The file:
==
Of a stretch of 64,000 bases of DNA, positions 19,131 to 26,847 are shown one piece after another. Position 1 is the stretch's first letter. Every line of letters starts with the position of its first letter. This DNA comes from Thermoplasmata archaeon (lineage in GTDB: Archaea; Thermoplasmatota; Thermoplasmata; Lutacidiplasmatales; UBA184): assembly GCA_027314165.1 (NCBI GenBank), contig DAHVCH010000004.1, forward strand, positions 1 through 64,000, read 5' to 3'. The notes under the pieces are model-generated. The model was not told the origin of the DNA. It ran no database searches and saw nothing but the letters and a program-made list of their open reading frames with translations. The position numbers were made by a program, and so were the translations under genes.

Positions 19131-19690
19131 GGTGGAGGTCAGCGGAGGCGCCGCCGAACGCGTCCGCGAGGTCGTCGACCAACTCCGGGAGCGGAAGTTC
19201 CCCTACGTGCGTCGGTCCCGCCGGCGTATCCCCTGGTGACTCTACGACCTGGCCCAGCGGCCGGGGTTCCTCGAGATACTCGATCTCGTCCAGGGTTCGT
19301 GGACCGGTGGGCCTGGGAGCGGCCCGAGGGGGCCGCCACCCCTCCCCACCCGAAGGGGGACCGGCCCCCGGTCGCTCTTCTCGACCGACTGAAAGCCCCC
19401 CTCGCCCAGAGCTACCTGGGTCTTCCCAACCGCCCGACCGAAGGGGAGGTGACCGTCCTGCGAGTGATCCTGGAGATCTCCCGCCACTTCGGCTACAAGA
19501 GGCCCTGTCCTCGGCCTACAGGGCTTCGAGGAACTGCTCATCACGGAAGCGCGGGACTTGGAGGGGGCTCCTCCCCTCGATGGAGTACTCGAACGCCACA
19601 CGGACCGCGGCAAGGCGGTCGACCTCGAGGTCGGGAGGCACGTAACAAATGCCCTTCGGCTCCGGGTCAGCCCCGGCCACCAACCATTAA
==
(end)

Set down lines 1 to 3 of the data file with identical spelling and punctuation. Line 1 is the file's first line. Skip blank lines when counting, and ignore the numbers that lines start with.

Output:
Of a stretch of 64,000 bases of DNA, positions 19,131 to 26,847 are shown one piece after another. Position 1 is the stretch's first letter. Every line of letters starts with the position of its first letter. This DNA comes from Thermoplasmata archaeon (lineage in GTDB: Archaea; Thermoplasmatota; Thermoplasmata; Lutacidiplasmatales; UBA184): assembly GCA_027314165.1 (NCBI GenBank), contig DAHVCH010000004.1, forward strand, positions 1 through 64,000, read 5' to 3'. The notes under the pieces are model-generated. The model was not told the origin of the DNA. It ran no database searches and saw nothing but the letters and a program-made list of their open reading frames with translations. The position numbers were made by a program, and so were the translations under genes.

Positions 19131-19690
19131 GGTGGAGGTCAGCGGAGGCGCCGCCGAACGCGTCCGCGAGGTCGTCGACCAACTCCGGGAGCGGAAGTTC